Until this point, The Burnt Part Boys merely plays as a misguided attempt to create a thoughtful musical about a difficult subject, but one with characters and a backwoods-bluegrass score (handsomely orchestrated by Bruce Coughlin) just intriguing enough to convince you it will eventually come together. But once Dusty starts coaxing his saw to new heights of soprano caterwauling while singing of being “dead weight in Dangerville,” “the bad gene in a chromosome” and “a marshmallow on a mountain,” it becomes impossible to take any of what you see (or have seen) seriously.
This is, after all, supposedly a tale about economic, familial, and social disenfranchisement, how obligation meets intention in adolescence and then fashions your adulthood. It therefore requires precisely carved characters with identifiable drives, obviously torn between the lives their parents lived and the ones they want to pursue, who can believably come of age on a trip that no one involved believes is anything more than a quest for simple closure. “Dusty Plays the Saw,” as that infamous song is billed, does not contribute to our understanding of the character singing it or the world he’s living in. It plays as a diversion, a vaudeville act dropped in the middle of a 1920s Eugene O’Neill play, as if it were inserted merely because the actor (Noah Galvin) listed “saw playing” as a skill on his resume.
Things like this distract you from what should be your main focus: brothers Pete (Al Calderon) and Jake (Charlie Brady) coming to terms with their father’s death, and their friends Chet (Andrew Durand), Frances (Molly Ranson), and Dusty learning the events and emotions that sculpt others’ souls are no more quantifiable than those that inform their own lives. Ideally, the individual stories that compel everyone to discover both the literal Burnt Part and the charred portions of their own humanity would be vivid enough to power the show without filler. But only Pete and Jake are defined in some tangible way other than by their anger at or fear of the mine, and then it’s only by their bare tolerance for each other. The roles Frances, Chet, and Dusty play in the narrative are ill-conceived almost to the point of extraneousness.
Great musicals — or even good ones — are not constructed in this way. The moments that need music must have it, and the ones that don’t shouldn’t; composer Chris Miller and lyricist Nathan Tysen display throughout an uncanny inability to tell the difference. (There’s not a song in sight, for example, when every major character is facing down death at the end of the evening, but there are at least four climbing songs and three about the fall of the Alamo.)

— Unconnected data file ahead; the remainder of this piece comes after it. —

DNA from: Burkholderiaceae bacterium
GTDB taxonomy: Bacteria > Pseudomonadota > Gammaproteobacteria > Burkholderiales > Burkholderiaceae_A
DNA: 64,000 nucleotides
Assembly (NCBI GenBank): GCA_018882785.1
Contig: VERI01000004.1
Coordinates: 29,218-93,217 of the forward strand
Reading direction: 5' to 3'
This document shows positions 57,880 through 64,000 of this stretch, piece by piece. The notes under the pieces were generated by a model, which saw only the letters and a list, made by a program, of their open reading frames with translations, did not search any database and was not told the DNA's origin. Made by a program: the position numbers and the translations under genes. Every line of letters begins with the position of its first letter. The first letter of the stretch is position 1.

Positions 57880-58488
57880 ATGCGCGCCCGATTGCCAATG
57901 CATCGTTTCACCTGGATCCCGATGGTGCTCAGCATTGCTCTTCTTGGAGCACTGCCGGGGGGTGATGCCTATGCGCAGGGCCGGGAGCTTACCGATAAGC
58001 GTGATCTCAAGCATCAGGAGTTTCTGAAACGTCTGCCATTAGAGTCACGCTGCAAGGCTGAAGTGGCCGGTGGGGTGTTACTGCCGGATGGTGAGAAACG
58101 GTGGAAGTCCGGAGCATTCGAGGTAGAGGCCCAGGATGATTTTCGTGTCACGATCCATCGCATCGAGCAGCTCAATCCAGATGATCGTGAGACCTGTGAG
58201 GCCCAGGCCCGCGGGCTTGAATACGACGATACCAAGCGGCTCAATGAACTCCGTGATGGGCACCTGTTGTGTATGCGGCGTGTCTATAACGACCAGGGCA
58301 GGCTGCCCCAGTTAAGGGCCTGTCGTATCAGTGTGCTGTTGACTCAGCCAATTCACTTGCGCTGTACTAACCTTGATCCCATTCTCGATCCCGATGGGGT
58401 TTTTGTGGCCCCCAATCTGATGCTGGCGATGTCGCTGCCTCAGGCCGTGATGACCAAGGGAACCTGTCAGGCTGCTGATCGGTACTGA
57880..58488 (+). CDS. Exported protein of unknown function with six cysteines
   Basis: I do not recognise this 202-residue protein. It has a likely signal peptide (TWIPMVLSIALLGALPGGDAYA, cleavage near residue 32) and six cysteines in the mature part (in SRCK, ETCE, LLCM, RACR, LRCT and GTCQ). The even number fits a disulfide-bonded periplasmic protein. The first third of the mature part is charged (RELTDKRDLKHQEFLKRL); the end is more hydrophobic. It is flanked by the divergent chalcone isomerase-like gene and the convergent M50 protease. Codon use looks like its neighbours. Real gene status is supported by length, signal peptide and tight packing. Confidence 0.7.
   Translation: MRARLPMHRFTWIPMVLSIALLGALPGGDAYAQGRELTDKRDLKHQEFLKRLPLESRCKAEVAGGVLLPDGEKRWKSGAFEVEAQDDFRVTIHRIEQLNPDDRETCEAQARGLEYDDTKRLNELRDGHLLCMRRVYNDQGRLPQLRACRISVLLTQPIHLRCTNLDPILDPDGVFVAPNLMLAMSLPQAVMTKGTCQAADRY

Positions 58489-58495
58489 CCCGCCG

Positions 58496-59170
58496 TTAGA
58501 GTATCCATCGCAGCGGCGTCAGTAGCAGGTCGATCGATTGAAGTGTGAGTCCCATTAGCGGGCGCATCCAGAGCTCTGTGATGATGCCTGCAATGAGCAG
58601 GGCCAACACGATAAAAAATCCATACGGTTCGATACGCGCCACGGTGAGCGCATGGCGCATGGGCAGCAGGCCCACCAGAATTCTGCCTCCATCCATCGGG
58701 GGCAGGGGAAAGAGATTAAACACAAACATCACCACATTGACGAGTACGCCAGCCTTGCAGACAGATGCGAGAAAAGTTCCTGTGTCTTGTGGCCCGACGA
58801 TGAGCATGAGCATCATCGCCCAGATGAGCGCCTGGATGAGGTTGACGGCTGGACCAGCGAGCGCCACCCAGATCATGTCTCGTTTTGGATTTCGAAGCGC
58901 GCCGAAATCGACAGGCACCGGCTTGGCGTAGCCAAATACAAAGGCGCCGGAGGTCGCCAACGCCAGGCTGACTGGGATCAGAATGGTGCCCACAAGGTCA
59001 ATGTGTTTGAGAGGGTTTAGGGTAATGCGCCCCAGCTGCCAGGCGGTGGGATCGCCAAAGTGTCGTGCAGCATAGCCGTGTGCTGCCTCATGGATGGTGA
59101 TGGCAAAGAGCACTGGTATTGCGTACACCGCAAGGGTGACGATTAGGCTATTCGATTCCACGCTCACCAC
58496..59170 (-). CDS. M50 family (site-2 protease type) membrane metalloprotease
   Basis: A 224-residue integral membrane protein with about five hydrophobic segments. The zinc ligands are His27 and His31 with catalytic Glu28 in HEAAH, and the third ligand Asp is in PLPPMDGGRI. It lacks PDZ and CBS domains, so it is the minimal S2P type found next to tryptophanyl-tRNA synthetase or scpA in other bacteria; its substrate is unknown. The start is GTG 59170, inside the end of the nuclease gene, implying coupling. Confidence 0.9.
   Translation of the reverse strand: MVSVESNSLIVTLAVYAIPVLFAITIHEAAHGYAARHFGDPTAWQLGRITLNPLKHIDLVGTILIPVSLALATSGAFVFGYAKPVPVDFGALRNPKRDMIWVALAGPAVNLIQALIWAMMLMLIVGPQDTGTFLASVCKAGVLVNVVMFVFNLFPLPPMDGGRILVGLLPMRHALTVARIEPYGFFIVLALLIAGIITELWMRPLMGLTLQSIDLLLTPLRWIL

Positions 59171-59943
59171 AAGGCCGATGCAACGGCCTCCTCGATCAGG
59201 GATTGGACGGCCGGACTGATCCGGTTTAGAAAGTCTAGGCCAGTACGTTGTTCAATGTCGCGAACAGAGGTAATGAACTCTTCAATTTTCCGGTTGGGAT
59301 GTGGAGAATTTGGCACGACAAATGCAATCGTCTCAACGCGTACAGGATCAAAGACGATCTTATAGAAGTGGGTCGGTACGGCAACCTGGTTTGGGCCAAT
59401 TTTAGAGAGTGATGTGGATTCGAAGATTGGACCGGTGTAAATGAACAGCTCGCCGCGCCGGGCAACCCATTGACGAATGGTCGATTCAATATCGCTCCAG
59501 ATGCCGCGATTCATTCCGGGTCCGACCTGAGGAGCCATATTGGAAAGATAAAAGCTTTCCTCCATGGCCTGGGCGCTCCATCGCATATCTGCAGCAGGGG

Not that Miller, Tysen, and librettist Mariana Elder are trying to write a “traditional” musical. They’re going for a semi-experimental mood piece, much in the vein of James Goldman and Stephen Sondheim’s Follies (there’s even a quartet of miner ghosts who comment, guide, and encourage, but mostly just change the set) or Adam Guettel and Tina Landau’s Floyd Collins. But those shows have inventive books and intricate scores that inextricably link their stories with the method of their telling. The success of this show depends entirely on your caring whether everyone will get to the Burnt Part and then back safely, but the writers don’t employ a rich enough dramatic language to encourage that. That merely propose and set in motion a scenario, but neglect to explore or develop its ensuing theatrical implications.
The Burnt Part Boys, then, is a concept musical without a concept, and this deficiency affects every aspect of the evening. Director Joe Calarco has given the show a listless staging on Brian Prather’s cheap-looking set, which is little more than a quartet of ladders wheeled about into endless, incomprehensible combinations. Elizabeth Flauto’s costumes and Chris Lee’s lighting do the job, but likewise evince no overarching artistic vision. The performances are largely forgettable as well, with only Michael Park making a consistently charismatic impression as the lead miner ghost and, uh, Davy Crockett. Brady isn’t remotely believable as an 18-year-old, but he sings well enough and conveys the strongest sense of being adrift in the only world he’s ever known. Calderon, Galvin, and Ranson don’t convey a similar confliction, which doesn’t help make them engaging when the script does nothing to help.
Musical highlights are few, but they suggest wisps of half-buried promise. The first occurs near the beginning in “Eight Hours,” a lively let’s-go-drinking song in which Jake and Chet divide into the thirds their drudgery-pocked days. The second and last, “Disappear,” happens much later, when a despondent Jake struggles to come to terms with the dark and dangerous existence he can’t escape — and isn’t sure he wants to. These songs succeed where most of the others fail because they outline a world that could exist nowhere outside the confines of this particular show. That kind of originality is why many theatre lovers attend musicals. If they wanted musical saw specialty acts, they need progress no further down 42nd Street than the Times Square subway station.
The Burnt Part Boys